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Is There an Anti-Science Conspiracy?
Yes, Fnord; and they're all out to get you, too! 18%  18%  [ 11 ]
Yes, but it is informal and not organized. 32%  32%  [ 19 ]
Maybe, Maybe not. WP is not the Royal Academy of Science. 2%  2%  [ 1 ]
No, people just don't like being told what to think. 30%  30%  [ 18 ]
No, everybody loves science and wants to be scientists! 3%  3%  [ 2 ]
On Planet-X, you can earn a PhD in Ice Cream Science. 8%  8%  [ 5 ]
Other: ________________ (please Elaborate Below). 7%  7%  [ 4 ]
Total votes : 60

Fnord
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15 Apr 2013, 3:04 pm

There seems to be a subtle, yet pervasive "movement" to commit largely ideological attacks on the teaching of science and the usage of scientific principles. This seems particularly true when there is conflict with political or religious pseudo-scientific positions, such as evolution, global warming, medical treatments, and any other science that may conflict with any given religious or political ideology.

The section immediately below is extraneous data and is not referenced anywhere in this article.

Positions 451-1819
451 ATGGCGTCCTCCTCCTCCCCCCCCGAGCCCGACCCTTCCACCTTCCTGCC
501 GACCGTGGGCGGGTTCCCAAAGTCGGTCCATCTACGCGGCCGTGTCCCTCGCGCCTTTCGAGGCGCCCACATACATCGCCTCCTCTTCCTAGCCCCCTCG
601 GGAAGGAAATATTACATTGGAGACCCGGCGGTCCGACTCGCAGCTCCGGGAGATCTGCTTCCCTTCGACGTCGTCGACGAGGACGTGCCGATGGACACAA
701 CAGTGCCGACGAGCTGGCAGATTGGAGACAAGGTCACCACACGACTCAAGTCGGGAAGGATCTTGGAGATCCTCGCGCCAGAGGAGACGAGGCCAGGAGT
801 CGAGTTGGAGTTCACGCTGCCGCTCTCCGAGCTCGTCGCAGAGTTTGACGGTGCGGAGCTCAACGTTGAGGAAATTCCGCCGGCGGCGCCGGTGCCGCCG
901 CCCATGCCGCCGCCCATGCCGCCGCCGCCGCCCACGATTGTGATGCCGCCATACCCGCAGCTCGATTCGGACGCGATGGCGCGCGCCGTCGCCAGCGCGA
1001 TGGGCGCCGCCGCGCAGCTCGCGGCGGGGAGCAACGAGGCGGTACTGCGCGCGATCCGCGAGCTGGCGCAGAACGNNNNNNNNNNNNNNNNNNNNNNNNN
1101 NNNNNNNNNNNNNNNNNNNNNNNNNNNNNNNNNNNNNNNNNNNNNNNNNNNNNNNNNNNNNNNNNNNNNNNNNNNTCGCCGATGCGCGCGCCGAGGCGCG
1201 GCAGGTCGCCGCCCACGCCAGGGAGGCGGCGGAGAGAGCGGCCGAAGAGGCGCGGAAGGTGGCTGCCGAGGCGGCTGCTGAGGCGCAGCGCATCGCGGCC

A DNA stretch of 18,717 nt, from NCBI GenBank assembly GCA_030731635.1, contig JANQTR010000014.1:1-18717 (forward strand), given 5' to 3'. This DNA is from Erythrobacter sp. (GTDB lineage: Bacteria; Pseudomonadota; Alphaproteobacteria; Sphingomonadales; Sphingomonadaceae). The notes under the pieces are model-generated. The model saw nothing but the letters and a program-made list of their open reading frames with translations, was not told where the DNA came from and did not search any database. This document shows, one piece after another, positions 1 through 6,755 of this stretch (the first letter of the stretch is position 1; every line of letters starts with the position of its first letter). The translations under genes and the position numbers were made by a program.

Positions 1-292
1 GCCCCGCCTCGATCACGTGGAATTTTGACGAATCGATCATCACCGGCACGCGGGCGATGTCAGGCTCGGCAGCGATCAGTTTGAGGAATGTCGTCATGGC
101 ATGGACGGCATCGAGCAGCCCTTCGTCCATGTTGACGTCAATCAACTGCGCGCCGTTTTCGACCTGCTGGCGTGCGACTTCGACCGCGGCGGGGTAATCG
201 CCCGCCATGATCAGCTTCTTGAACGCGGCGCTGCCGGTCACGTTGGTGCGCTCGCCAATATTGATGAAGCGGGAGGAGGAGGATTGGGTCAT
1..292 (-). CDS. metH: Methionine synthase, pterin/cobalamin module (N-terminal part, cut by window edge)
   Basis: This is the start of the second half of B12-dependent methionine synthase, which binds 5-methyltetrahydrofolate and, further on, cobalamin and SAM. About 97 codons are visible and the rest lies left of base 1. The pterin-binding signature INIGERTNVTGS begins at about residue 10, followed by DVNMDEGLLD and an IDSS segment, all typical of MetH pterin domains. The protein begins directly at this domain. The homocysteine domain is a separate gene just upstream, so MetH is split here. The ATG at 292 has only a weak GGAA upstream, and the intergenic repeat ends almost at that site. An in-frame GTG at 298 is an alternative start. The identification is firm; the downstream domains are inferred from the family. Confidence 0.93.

The anti-science position generally holds that in cases where science and ideology come into conflict, it is science that must be flawed, and not the ideology. Anti-science is often manifested in:

  • Attempts to discredit the scientists themselves. Examples are accusations of Galileo being a heretic, the Lenski affair and suggestions that Richard Dawkins is not a "real" scientist.
  • Attempts to discredit the scientific method. This is frequently done by maintaining that scientific objectivity is subject to some kind of pro-science bias.
  • Outright denial. Examples are germ theory denialism and HIV denial.
  • The replacement of real science with pseudosciences like Intelligent Design.
  • The replacement of scientific ideas with conspiracy theories. A good example of this would be conspiracy theory known as "Chemtrails" replacing the science of petroleum combustion and condensation of water vapour.
I must point out that while it is obvious that WrongPlanet is not exactly the Royal Academy of Science, is should be equally obvious that there is a large number of science-minded members of WP, and that they have every right and reason to express concern when ignorance and deception are the direct and proximal causes of much of the misconception and self-deception prevalent in some posts and threads



SuSaNnA
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15 Apr 2013, 3:41 pm

I feel it too.

I think about the following possibilities that might made people anti-science:

1. Scientists/ science report often suggest statistics/ data that people don't like.